How we all talk about foster care matters. As individuals, and collectively. Words can harm or heal. Words can form or tear down. Words can guide or divide.
In a world that is constantly causing us to question, manipulate, and steal our true identities, it’s even more important for us to be grounded in our ever-true identity as sons and daughters of God, but we must also play our part in making that reality known to those around us. In the family God, we all belong. We all have a seat at His table. He extends His desire to adopt us all, as fully accepted, fully desired children of a perfect Father. It’s an open invitation.
I spent 17 years in a home where I was abused, neglected, and broken to pieces. I was silenced by threats and constantly reminded that I was unwanted, unloved, and unworthy. I longed for family. I longed for love. I longed for permanence. I longed for safety. I longed to belong.
During my junior year of high school, I was called into my counselor’s office. A few mandatory reporters in my life had been my mouthpiece, without me knowing, and their concerns had been heard. Through a series of horrific and also miraculous event, I was placed into foster care. For the first time in my life, I was safe from abuse.
Though I was free from the hell of a home I once was entrapped in, I spent years ashamed, in hiding, and in denial about being a foster youth because of the many voices in society and in close proximity to me that caused me to have no other options. That, in addition to the beginning of processing a lifetime of trauma, made for years of struggle as I was in a cycle I didn't yet know I could break. In hindsight, I see how my healing process could've started earlier if I would've had a truth-filled, redemptive view of my identity, exactly where I was at.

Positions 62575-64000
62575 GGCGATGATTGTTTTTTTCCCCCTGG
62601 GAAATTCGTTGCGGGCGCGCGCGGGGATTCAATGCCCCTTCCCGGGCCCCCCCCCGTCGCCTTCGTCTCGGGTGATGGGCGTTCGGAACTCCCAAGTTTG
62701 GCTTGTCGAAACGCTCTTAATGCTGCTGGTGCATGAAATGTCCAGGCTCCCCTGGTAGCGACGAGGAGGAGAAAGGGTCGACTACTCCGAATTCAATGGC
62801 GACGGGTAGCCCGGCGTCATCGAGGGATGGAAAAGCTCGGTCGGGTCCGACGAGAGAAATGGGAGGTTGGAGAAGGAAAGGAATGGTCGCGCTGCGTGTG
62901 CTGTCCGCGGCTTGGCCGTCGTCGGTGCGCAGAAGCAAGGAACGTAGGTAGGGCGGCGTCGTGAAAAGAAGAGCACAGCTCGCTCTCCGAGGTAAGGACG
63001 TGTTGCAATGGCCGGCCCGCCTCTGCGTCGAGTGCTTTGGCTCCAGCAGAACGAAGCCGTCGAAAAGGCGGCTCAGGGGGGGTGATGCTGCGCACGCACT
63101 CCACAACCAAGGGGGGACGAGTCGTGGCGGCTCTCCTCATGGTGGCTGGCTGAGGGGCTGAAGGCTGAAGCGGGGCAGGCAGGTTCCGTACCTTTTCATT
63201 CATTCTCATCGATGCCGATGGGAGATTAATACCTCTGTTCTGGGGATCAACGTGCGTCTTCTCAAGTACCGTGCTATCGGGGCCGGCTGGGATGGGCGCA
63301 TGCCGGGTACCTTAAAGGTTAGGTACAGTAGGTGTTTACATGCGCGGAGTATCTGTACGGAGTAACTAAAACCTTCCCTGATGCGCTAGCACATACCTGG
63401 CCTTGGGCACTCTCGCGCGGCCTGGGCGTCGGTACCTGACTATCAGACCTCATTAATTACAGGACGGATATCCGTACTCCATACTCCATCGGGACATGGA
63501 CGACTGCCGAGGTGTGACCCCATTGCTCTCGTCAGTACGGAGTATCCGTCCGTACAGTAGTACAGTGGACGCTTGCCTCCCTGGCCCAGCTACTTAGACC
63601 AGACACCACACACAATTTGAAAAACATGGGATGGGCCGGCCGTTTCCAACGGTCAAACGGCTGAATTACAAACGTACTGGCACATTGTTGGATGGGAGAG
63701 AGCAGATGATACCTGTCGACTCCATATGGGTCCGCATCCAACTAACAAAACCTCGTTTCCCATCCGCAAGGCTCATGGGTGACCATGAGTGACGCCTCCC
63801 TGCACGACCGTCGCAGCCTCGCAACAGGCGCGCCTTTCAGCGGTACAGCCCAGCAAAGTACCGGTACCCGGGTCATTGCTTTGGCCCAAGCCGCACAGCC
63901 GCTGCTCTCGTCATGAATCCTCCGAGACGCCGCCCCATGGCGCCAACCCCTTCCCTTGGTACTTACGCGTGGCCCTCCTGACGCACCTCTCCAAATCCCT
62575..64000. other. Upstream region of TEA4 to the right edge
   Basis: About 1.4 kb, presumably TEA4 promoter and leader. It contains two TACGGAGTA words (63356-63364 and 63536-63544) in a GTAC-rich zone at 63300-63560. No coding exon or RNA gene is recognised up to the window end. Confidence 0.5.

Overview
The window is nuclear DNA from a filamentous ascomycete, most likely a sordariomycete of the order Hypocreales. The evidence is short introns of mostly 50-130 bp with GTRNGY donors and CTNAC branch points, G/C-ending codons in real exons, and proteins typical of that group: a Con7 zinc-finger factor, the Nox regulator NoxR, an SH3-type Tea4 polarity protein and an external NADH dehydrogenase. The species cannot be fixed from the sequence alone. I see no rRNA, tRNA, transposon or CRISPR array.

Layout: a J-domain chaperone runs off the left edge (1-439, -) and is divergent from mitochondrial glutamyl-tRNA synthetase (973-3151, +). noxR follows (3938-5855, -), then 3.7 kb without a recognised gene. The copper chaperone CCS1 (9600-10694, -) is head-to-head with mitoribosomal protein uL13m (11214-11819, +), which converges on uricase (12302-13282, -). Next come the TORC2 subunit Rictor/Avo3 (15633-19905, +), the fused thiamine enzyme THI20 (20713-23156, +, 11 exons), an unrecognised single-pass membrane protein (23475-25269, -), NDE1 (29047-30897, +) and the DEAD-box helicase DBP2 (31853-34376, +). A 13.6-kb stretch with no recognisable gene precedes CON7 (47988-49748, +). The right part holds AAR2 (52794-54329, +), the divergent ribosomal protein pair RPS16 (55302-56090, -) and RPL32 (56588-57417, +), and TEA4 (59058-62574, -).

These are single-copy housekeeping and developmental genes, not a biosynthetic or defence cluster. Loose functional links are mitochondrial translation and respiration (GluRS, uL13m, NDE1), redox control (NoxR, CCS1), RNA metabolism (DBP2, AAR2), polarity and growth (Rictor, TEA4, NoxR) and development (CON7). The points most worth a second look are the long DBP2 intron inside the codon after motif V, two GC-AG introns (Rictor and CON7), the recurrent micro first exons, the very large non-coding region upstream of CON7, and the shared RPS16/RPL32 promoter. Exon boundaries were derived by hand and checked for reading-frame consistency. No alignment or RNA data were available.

I aged out of foster care after being in the system for 5 years. At the age of 26, I was adopted by the only two people I could imagine ever being my parents at our local courthouse that historically served as an orphanage. They entered my life when I was 19, and patiently walked with me through the highs and the lows. They sat with me as I cried many tears of hurt, pain, and grief. They were steadfast in their ways of loving me in and through it all. They supported me, cheered me on, and guided me. They clapped as I walked across the stage at graduation from my university. They taught me to cook, to clean, to dream, and to belong. They still continue to. They played the parts of many. Their best was more than enough for me. I was 26 when I first became a daughter and it was well worth the wait.
It took the love of God through my parents to really bring me to a place of healing where I was able to face my past and not despise or feel chained to it, but to see it as something that God was using, continually. My mom and dad are very intentional with how they talk about my identity, always pointing me to the Father, and constantly reminding me of how God views me. Knowing who I am and whose I am has changed everything for me, though it is a daily process. As a former foster youth, what I needed most was people who would remind me who I really was – and would be there to remind me in moments that I’d forget, be distracted, or not feel deserving of it. I needed people to talk about foster care in the light of a God who uses all things for good.
It took years for me to realize how much of an impact the words of those surrounding me while I was in foster care truly affected me. I needed to know that I wasn't a troubled kid. I needed to know that I wasn't unworthy of love. I needed to know that I wasn't just another person to check off a duty list. I needed to hear that my past wouldn't determine my future. I needed to know that I mattered, that I had a future, that I was free to dream, and that I could still belong.